Defining virginity is difficult for both J and I. I think I would define it as the period of pre-pubescence, when the idea and/or practice of sexual activity has not become a part of day-to-day mind activity and/or physical activity. I realize this is pretty open and perhaps vague, but it makes so much more sense to me then claiming virginity is somehow linked to the first time one engages in some sexual practice. I would liken virginity and loss of virginity to passing through puberty. I think defining virginity this way takes away a lot of the power that the virignity movement has ascribed to virginity. If virginity was thought of as a similar biological, physiological, mental, emotional process as puberty is, it no longer has some religious, mystical, and powerful hold over a very real and inevitable transition that humans go through. I think before opening up our relationship and critically thinking about so many different aspects of sexuality, I most likely would have answered this question very differently. I probably would have defined virginity as the state before one has vaginal intercourse, even though before I would have thought this was a ridiculous definition. I just didn’t really know how to have a more nuanced and creative definition.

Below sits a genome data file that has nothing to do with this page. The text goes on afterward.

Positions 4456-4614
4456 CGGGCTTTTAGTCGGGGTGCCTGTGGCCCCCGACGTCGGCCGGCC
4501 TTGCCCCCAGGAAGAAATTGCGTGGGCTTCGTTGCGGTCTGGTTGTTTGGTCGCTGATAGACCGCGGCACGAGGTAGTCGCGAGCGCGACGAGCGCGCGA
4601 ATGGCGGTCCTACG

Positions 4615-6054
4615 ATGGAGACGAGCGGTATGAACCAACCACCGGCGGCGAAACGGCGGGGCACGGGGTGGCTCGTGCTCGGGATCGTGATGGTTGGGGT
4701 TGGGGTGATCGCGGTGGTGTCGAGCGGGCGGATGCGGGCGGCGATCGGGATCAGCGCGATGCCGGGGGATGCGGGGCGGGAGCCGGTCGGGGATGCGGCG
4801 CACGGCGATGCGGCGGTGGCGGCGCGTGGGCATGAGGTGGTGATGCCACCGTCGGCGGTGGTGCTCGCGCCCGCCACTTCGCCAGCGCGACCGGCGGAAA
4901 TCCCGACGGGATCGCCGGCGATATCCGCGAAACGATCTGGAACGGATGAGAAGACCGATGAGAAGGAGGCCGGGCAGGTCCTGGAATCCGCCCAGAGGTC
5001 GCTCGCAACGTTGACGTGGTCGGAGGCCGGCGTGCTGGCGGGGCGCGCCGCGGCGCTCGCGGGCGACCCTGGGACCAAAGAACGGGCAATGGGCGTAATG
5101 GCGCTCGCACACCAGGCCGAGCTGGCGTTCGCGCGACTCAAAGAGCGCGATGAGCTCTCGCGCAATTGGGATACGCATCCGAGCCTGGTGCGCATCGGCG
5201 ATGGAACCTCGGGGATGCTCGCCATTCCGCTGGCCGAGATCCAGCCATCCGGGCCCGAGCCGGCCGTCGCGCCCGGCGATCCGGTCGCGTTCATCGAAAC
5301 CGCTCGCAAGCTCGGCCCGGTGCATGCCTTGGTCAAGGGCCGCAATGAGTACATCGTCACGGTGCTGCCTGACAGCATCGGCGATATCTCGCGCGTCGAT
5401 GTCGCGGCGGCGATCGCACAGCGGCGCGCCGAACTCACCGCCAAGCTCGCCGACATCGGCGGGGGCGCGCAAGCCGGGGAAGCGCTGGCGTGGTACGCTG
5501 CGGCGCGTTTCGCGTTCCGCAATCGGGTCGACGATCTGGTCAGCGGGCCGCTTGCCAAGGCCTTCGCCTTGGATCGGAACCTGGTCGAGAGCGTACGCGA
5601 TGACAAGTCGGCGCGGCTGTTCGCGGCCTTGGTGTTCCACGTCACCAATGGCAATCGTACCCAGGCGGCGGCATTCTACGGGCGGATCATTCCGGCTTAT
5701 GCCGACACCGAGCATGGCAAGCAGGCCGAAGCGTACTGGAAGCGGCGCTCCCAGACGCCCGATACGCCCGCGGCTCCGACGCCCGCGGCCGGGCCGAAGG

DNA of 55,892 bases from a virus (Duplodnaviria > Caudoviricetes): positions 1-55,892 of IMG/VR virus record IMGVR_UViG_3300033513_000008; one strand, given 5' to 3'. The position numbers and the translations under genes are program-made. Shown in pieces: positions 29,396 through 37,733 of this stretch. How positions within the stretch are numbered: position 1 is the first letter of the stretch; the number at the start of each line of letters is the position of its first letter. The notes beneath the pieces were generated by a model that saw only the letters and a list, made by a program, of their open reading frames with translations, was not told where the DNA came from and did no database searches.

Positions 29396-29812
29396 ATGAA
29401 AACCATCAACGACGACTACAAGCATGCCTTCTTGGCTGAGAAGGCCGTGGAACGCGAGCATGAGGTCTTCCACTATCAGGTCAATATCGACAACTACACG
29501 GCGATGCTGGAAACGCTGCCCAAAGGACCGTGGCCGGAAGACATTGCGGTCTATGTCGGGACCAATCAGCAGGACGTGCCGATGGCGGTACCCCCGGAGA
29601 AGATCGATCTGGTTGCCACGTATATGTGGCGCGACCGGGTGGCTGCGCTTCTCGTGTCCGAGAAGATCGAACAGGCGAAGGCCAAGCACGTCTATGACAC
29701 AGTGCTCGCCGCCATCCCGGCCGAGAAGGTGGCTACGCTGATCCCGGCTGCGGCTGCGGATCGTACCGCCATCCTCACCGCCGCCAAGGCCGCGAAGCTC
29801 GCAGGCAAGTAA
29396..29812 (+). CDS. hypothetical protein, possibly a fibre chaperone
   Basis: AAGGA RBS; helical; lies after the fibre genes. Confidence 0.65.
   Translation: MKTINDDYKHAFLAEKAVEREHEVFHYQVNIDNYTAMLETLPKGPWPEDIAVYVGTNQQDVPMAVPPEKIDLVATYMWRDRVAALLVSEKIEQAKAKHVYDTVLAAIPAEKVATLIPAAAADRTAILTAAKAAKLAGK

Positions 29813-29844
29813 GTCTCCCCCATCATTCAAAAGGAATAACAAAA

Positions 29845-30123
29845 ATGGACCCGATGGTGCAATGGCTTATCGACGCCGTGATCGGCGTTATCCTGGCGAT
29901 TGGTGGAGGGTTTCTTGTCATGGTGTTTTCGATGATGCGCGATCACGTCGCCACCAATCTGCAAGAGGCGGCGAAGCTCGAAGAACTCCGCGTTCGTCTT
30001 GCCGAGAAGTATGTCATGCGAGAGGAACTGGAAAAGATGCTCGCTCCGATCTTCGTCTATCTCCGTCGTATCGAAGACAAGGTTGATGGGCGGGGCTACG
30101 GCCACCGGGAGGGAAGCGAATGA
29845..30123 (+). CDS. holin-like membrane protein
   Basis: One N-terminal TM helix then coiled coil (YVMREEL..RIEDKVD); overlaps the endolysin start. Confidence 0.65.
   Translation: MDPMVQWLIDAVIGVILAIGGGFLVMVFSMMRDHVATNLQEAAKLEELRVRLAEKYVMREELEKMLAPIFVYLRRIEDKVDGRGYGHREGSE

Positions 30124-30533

Valenti is big on the idea that women should be brought up to recognize that many other values, besides purity, define them as human beings. Women in our society are seen and judged in terms of their sexuality: virgins are good, sluts are bad. If you have had sex, you are dirty, and that’s that. If you wait to have sex until you are married, you are a pure and moral woman. Being respectful, open-minded, community-minded, optimistic, and hardworking are values that I would hope young women have instilled in them. I would hope that women can grow up to be critical thinkers and reflectors, capable of engaging in thoughtful dialogue and creating meaningful relationships. None of these values or abilities are dependent on sexual activity; sexual activity and one’s sexuality is one part of one’s experience as a human being. And although I would argue, and I think Valenti would argue as well, that sexuality is a hugely important aspect of being alive, it should not be the sole defining factor in judging a person’s worth.